The cross is a sacred symbol of Christianity. It represents Jesus dying on the cross for our sins and is the most important symbol we have. However, it can be used in a disrespectful manner, especially when it comes to the fashion and entertainment industries. 

A few years ago, some friends and I were shopping in downtown Toronto. We walked into an ordinary clothing store and near the front were crosses adorned with fake crystals.

Published in YSN: Speaking Out

LOS ANGELES - A cross will be restored to a war memorial in a remote part of a national park in the California desert, according to a settlement agreement approved April 16 and announced April 24.

District Court Judge Robert Timlin signed off on an agreement between the U.S. Department of Justice and the American Civil Liberties Union to swap the half hectare parcel at Sunrise Rock in the Mojave National Preserve for land of equal value elsewhere in the preserve that was donated for the trade. The memorial site will be owned by the Veterans Home of California-Barstow, Veterans of Foreign Wars Post No. 385E.

Published in International

The British government’s flagrant insult to the cross is more than a religious issue. Though it is clearly anti-Christian, it is yet another example of chipping away at Western society and the ideals that make it the envy of the world.

People from all over the world for years have flocked to Western democracies to experience freedom, raise families and live better lives. And, for the most part, the West has welcomed them with open arms. There has been discrimination, but in the larger scheme of things, rising tides lift all boats and as newcomers arrive, our society rises with them.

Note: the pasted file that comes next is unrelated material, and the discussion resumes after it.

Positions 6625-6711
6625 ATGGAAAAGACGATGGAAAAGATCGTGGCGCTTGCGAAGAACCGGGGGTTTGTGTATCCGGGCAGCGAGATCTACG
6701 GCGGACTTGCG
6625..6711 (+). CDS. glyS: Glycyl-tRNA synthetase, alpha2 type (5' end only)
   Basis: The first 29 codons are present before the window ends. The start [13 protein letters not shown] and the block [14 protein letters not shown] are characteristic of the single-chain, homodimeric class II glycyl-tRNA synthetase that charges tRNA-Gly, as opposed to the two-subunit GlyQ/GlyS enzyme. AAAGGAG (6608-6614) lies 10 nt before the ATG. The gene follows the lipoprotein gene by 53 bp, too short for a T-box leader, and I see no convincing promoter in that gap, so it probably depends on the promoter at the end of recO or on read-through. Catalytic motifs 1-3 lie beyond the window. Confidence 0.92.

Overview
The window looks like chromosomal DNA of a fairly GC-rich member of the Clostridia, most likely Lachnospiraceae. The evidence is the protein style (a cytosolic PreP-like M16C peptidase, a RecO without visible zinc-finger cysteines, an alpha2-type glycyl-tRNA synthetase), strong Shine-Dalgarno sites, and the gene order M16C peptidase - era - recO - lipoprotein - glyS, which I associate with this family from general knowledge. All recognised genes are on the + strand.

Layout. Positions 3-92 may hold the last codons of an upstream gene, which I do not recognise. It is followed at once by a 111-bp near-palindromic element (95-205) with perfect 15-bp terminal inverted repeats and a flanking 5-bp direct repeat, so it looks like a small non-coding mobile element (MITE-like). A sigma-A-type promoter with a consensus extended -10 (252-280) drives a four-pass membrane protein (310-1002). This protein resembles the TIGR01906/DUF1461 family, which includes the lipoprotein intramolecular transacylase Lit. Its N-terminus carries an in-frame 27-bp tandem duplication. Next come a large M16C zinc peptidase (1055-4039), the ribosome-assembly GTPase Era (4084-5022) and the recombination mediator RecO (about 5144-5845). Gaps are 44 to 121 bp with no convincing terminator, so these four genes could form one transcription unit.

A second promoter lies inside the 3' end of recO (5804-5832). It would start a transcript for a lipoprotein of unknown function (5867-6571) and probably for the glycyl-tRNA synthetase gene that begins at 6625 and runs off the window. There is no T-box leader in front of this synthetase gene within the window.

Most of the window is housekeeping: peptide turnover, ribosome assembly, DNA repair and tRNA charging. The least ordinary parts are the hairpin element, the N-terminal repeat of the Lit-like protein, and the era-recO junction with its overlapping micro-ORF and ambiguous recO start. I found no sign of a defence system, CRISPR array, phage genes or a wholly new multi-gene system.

Published in Robert Brehl
March 13, 2012

Insult to the cross

In promoting new evangelization, Pope Benedict has lamented what he calls an “eclipse of the sense of God” in society.

In 2009 that eclipse was exposed in a very public way when an atheist won a much-publicized case (subsequently overturned on appeal) to have crucifixes removed from Italian classrooms. Since then, cases have abounded in which the state has sided with individuals clamouring to expunge religious symbols, holidays, prayer and even Christian conscience from public life. But recent actions by the British government elevate state-sponsored religious intolerance to a new level.

The coalition government of David Cameron has declared that citizens have no right to wear a cross around their necks at work and can be required to remove their cross if ordered by the boss. If they refuse, they can be fired.

Published in Editorial
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